Well, although this thread has not been updated since August last year, I have been busy with all the wiring, D-Sub fitting, manufacturing my own 16/02 D-Sub cables and building / wiring/ testing two control panels. A lot of what I have been working on through Autumn and part of Winter can been seen on my thread "Track power connections across baseboard modules" http://yourmodelrailway.net/view_topic.php?id=15440&forum_id=6] 


I have now fully tested full operation of the whole layout (all 4 modules connected, control panels connected) with 3 trains (2 shunters and a DMU) in the intended mode of operation ... any everything works perfectly, including all the power isolation blocks and CAB control (2 controllers able to operate the shunters and DMU for the whole length of the layout as required). I did take my time and made detailed diagrams as I went and tested each step of the way - there were not too many teething troubles at all really but this was in the main thanks to the great advice and electrical diagrams provided by Trevor and also advice from Ron .... can't thank you guys enough.

So, I now have 2 modules fitted with my desired scenic back board size and the control panels mounted .. the last two modules I'll b]make a start on the same this week. After that, its ballast time and then fitting the platforms at both Braughing and Standon ends of the layout ... then an orderly plan to tackle all the scenics and station. buildings, etc ,etc. Its going to be a busy Spring !!

Here are some photos of the control panels and the layout in full situ - it may not much but I can assure you the underside of the modules hides all the recent months work (putting in spare time hours whenever I can)

With control panels in view

Control panel construction - holes for point switches (smaller ones) and power isolation switches (larger ones) marked, drilled and counter sunk. 

Side view of the construction - mostly all in 6mm plywood with some 18mm soft wood .

Underside showing construction and labelling

Covered with white sticky-back plastic for easy wiping of dust and dirt, plus smart appearance. Holes cut out steadily with a very sharp craft knife.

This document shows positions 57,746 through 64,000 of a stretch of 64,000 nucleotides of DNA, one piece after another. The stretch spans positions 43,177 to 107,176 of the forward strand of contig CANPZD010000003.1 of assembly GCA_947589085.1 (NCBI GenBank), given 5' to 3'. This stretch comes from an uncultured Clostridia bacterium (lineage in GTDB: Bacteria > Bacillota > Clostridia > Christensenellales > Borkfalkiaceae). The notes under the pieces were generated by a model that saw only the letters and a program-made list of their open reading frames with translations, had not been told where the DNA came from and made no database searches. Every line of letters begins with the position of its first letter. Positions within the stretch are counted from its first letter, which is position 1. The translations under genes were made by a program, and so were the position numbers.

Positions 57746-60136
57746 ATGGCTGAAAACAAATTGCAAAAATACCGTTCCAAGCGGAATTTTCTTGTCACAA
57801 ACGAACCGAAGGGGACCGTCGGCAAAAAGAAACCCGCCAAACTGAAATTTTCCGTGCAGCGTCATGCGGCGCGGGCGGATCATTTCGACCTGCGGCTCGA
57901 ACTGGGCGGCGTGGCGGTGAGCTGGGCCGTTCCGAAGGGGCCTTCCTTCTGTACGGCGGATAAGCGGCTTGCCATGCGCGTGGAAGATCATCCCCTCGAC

The finished items - black nobo-board sticky lining, cut and shaped, used to indicate the main layout. Push to Make switches used for all points (green for the main branch & siding loops, red for the small sidings / head shunts), DPDT mini toggle switches used for the power isolating blocks which also allows CAB control, edges lined with brown electrical tape (very sticky) for a neat finish. Standon control panel on top, Braughing control panel below.

Underside of control panel - again trying to keep everything neat, labelled and easy to access for wiring issues or swap out any faulty switches. 

Another view of a control panel underside. 

Keep you posted as the scenics progress,

cheers

Paul

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 Posted: Wed Feb 6th, 2019 09:19 pm
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Very neat work under the panel there Paul. In fact, all your electrical work is well planned, which makes the execution so much easier.

Watching with interest.

Best,

Bill



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 Posted: Sat Feb 9th, 2019 10:02 pm
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A pretty layout, my partners Grandfather was the crossing keeper at West Mill for some years after he was injured in an accident at Stratford Works. The Buntingford society has a nice layout of Buntingford Station in N Gauge which goes out to West Mill. My late Father in Law took this some time after the end of the freight service in 1965.



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 Posted: Tue Feb 12th, 2019 09:04 pm
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Hi Simon and many thanks for the feedback and the photo of Westmill. Your comments are more accurate than perhaps you realise - I am a member of the Buntingford Railway & Historical Society and know the N gauge layout you spoke of quite well. It was this layout that inspired my own, where the thinking behind it was to continue the with the next two stations on the branch line after Westmill - namely Braughing and then Standon.
In fact, I also maintain and populate the society's Buntingford website and scan / post all the photos too - if you have not seen the website take a look http://www.thebunt.co.uk/index.html and check out the 'gallery' & 'now & then' sections where there are many more photos of Westmill.

Very interesting to hear that you have a direct connection to Westmill via your late father-in-law and partners Grandfather. I'd also be very interested to hear of any other photos or memorabilia your family may still possess of Westmill that we could share on the website, with permission of course - I'll send you my email address via a PM so we can converse a little more on the topic.

All regards
Paul